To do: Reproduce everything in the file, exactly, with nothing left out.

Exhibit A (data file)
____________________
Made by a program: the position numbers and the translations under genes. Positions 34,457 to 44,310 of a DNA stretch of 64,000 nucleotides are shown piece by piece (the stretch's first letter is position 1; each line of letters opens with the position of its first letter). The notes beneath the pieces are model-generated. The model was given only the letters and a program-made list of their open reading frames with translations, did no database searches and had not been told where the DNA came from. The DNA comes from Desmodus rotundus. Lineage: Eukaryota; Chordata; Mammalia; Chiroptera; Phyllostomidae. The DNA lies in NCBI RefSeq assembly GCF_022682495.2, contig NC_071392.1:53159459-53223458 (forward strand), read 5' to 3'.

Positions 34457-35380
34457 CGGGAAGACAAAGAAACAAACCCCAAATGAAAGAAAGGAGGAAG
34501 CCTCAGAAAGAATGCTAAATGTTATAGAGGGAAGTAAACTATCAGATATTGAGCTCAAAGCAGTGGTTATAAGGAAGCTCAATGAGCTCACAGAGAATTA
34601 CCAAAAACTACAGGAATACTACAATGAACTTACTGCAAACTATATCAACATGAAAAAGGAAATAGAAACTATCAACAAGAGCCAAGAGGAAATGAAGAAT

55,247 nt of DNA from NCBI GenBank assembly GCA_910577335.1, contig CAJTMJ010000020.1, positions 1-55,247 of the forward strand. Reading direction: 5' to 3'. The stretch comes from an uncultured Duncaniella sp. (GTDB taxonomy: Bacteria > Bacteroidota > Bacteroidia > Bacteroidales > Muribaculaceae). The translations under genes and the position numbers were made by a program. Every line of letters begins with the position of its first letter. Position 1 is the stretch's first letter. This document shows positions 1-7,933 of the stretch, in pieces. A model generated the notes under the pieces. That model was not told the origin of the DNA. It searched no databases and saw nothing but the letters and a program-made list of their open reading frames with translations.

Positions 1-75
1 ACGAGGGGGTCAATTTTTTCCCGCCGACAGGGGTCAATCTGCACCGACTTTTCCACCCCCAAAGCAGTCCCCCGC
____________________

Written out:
Made by a program: the position numbers and the translations under genes. Positions 34,457 to 44,310 of a DNA stretch of 64,000 nucleotides are shown piece by piece (the stretch's first letter is position 1; each line of letters opens with the position of its first letter). The notes beneath the pieces are model-generated. The model was given only the letters and a program-made list of their open reading frames with translations, did no database searches and had not been told where the DNA came from. The DNA comes from Desmodus rotundus. Lineage: Eukaryota; Chordata; Mammalia; Chiroptera; Phyllostomidae. The DNA lies in NCBI RefSeq assembly GCF_022682495.2, contig NC_071392.1:53159459-53223458 (forward strand), read 5' to 3'.

Positions 34457-35380
34457 CGGGAAGACAAAGAAACAAACCCCAAATGAAAGAAAGGAGGAAG
34501 CCTCAGAAAGAATGCTAAATGTTATAGAGGGAAGTAAACTATCAGATATTGAGCTCAAAGCAGTGGTTATAAGGAAGCTCAATGAGCTCACAGAGAATTA
34601 CCAAAAACTACAGGAATACTACAATGAACTTACTGCAAACTATATCAACATGAAAAAGGAAATAGAAACTATCAACAAGAGCCAAGAGGAAATGAAGAAT

55,247 nt of DNA from NCBI GenBank assembly GCA_910577335.1, contig CAJTMJ010000020.1, positions 1-55,247 of the forward strand. Reading direction: 5' to 3'. The stretch comes from an uncultured Duncaniella sp. (GTDB taxonomy: Bacteria > Bacteroidota > Bacteroidia > Bacteroidales > Muribaculaceae). The translations under genes and the position numbers were made by a program. Every line of letters begins with the position of its first letter. Position 1 is the stretch's first letter. This document shows positions 1-7,933 of the stretch, in pieces. A model generated the notes under the pieces. That model was not told the origin of the DNA. It searched no databases and saw nothing but the letters and a program-made list of their open reading frames with translations.

Positions 1-75
1 ACGAGGGGGTCAATTTTTTCCCGCCGACAGGGGTCAATCTGCACCGACTTTTCCACCCCCAAAGCAGTCCCCCGC